The Social Security Administration (SSA) Office

Normally, I do not write about short trips. I have never posted about travel that covered only 5 miles (a 15 minute drive). This is my exception. I promise not to do this again.

I was 70 years old on March 5, 2019, and I can no longer delay receiving social security income benefits in a way that is advantageous to me. Many of you know that for each year one delays applying for social security income beyond age 65, an additional eight percent is added to the monthly check. So, by delaying five years, age 65 to 70, a substantial increase is gained. That’s what I have done. However, the top age for delay is 70. So it’s time for me to collect. My decision to wait is based on my belief that I have hit the genetic Powerball and can expect to live into my 90s. My people live a long time.

Most of those filing to receive checks from the SSA can do so on-line. I cannot. For the last 18 months, three different persons have tried to file for my benefits. How rude. Perhaps they thought I was dead. I try hard not to look dead. At the end of the last attempt to collect my benefits, the SSA and I agreed that I would only be able to apply for benefits in-person, given that the three fraudulent attempts were made on-line. So, the only way for me to begin receiving checks was to show up in the Omaha SSA Office, with identification in hand.

Omaha SSA Building

I arrived at the SSA office early, signed in, and got my waiting list number, even though I had a scheduled appointment, and sat down. My appointment at 2:30 pm was with a guy named Brian. I sat down in a black plastic chair. I knew that the chair was uncomfortable because I had been to the Omaha SSA office before. Settling into the chair confirmed that my memory was not faulty. I imagined sitting in the black plastic chair in the summer, my butt sweating, and wishing that my number would be called soon. In the winter, you don’t sweat as much, but the chair still brings no joy. There were very few others waiting in the reception area. I thought the place would be jammed up with people given the date, January 28.  Perhaps it was the very cold weather that kept others home. Perhaps it is the chairs.

I had been in my seat for less than five minutes when I was called early to station 14. Detaching my hiney from that black plastic chair could not have come soon enough. I stood up, collected my file folder, and strolled back to station 14. I sat down in a different kind of uncomfortable chair. I don’t remember the color.

Brian greeted me with a smile and asked me why I was there. He was seated behind protective glass. There was a small opening at the bottom of the glass for the purpose of exchanging documents. I guess he needed to be protected from those of us who might want our money right now, and insisted on it, or were not happy with the answers he gave to our questions. I told Brian that it was time for me to begin collecting my income checks. The period of delay was coming to a close because of my impending 70th birthday. Moreover, I could not go on-line to file for benefits given my record of having other people try to get my money. Brian had my file in hand. He already knew most of what I told him.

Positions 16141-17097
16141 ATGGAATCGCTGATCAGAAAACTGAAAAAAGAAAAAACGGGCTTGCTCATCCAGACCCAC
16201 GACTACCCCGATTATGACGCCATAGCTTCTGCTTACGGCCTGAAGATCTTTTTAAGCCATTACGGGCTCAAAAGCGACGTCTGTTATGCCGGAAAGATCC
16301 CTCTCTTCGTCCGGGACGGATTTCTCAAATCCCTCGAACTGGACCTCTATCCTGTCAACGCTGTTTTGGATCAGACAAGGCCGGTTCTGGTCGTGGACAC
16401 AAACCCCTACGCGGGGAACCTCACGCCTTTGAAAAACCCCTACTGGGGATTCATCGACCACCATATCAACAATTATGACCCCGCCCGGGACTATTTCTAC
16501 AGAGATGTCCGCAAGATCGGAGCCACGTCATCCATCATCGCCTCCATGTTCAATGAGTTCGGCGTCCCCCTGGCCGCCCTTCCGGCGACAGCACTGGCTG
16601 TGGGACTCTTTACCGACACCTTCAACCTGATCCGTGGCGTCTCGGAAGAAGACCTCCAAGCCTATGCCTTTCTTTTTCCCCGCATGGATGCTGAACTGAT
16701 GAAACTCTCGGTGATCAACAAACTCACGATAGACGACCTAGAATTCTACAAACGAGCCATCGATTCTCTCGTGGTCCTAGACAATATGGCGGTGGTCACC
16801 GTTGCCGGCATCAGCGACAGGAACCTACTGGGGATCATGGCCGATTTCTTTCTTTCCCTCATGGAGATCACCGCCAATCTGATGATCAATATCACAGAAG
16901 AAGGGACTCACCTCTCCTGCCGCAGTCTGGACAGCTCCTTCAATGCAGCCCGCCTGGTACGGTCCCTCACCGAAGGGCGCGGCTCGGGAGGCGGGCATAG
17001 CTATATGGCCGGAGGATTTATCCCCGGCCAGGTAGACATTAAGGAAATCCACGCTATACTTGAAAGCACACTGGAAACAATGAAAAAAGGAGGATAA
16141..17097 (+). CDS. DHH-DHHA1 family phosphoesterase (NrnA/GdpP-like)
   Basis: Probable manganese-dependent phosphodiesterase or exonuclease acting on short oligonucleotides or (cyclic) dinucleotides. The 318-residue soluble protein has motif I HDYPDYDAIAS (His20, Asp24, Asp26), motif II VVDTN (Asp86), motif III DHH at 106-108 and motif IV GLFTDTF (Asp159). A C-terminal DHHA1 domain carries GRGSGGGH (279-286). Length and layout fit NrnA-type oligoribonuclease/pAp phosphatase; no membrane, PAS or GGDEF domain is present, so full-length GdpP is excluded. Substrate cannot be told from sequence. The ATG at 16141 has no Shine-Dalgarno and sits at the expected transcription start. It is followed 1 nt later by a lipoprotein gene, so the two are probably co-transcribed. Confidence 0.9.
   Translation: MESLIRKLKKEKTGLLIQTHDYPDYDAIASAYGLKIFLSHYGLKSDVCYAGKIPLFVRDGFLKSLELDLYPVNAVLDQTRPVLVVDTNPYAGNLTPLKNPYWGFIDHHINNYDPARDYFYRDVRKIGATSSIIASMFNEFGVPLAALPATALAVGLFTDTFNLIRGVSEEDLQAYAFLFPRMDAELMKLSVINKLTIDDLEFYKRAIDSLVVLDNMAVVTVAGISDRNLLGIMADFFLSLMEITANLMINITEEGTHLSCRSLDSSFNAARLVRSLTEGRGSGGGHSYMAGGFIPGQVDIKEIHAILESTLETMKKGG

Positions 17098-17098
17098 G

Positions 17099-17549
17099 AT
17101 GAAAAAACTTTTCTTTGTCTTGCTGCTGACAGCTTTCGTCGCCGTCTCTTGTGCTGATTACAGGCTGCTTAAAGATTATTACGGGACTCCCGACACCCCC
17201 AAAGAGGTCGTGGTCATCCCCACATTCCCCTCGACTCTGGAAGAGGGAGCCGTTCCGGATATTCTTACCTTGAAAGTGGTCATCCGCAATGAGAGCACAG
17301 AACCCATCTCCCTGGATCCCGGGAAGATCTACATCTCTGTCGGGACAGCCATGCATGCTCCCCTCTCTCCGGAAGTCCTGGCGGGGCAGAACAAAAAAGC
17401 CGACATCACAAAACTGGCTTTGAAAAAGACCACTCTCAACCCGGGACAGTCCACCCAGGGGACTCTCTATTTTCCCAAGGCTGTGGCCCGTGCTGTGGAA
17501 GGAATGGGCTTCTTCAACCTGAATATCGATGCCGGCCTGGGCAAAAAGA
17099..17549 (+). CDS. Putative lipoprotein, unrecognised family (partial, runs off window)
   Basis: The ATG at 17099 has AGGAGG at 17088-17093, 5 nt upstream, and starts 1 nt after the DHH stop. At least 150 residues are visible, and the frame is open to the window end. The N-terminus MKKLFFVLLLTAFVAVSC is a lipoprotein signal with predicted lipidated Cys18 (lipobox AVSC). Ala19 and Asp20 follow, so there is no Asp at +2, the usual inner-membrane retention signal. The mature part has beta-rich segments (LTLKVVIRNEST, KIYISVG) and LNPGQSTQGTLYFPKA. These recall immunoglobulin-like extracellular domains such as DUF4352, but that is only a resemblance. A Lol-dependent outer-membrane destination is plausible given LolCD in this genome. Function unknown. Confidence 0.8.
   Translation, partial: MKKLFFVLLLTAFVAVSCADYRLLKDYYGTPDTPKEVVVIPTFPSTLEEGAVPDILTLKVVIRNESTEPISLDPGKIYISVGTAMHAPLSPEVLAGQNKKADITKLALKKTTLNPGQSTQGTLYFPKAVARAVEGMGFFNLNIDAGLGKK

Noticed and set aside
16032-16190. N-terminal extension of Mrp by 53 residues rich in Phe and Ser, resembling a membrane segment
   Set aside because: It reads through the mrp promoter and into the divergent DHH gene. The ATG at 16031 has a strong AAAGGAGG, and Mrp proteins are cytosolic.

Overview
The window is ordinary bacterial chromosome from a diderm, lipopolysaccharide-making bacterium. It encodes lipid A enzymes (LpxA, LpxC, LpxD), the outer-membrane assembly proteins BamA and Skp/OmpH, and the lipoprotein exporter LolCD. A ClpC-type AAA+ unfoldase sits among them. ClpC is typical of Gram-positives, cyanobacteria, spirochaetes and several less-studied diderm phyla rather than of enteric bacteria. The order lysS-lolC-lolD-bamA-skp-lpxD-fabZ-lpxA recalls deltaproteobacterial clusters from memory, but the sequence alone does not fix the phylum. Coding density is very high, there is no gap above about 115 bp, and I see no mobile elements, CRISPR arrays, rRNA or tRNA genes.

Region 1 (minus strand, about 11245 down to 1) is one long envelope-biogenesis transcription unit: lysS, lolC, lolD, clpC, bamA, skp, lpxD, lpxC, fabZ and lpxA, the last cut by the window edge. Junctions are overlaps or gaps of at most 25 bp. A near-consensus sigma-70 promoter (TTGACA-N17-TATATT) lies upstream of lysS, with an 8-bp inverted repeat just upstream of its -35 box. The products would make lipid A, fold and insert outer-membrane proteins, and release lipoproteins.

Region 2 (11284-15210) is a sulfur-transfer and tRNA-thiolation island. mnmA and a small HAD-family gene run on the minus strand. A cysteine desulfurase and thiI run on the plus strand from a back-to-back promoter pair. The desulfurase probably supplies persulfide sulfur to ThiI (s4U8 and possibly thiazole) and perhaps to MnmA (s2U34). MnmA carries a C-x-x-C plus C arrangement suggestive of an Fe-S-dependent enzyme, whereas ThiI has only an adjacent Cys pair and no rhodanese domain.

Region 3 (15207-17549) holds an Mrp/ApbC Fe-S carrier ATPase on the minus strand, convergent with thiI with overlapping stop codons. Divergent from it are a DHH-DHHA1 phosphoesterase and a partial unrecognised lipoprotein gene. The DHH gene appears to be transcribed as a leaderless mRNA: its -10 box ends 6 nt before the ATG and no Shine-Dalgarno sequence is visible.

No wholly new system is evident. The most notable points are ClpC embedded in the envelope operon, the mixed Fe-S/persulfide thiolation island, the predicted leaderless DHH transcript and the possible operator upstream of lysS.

He asked me for identification. I was ready. I had my entire file of SSA letters (the ones that told me of the fraud attempts), along with my birth certificate, social security card, and passport. Just a short distance away in my wallet was my driver’s license, credit cards, AAA card, Medicare card… I slid him my passport, and he gave it a look. I told him that I had other identification, but he responded that the passport was good enough. I was disappointed. I expected to be asked for more. I wanted him to ask for more. I really wanted to show him my birth certificate proving that I was born in the Bronx.

He began his questioning with a warning about the penalties associated with untruthful answers. I told him that I would be truthful, wondering how many politicians filed in person. Then we began with the substantive queries. For the next six to seven minutes, he asked me if I was still working, if I was married, what was my wife’s full name, when was she born, did I have children living in my home, and did I have a dog (not that one).This was pretty boring stuff. Nothing about fraud, criminal records, or conspiracies was broached. I was disappointed again. I wanted to earn my money. I wanted him to ask me questions that would make me think. Then it was over. I expected to be there a long time, but we were done in about 15 minutes. It seemed like 15 seconds. I was told that I would receive my first direct deposit payment the second Wednesday in April. Thank you Brian. You didn’t need a glass shield to protect yourself from me.

The ride back to my office took 15 minutes. However, my mind was in a different place. Filing for SSA benefits is a surreal experience. It means something bad has happened or that you have arrived at an age threshold. The experience makes you think deep thoughts. I started thinking about age, old age. How old is old? Is it 60, 65, or 70? Is it when for the first time you find yourself in the grocery store searching for a bottle of Mad Dog 20 20 and a case of Boost at the same time? Or, is it when you remember the Boost and forget the Mad Dog 20 20? Is it when you don’t work anymore because you can’t work anymore? Is it when the list of things you can’t eat is longer than the list of stuff you will eat? Does it start the day you stop eating Twinkies? Is it when you can no longer ride a bike safely? Or, is it when you sign up for social security income benefits?

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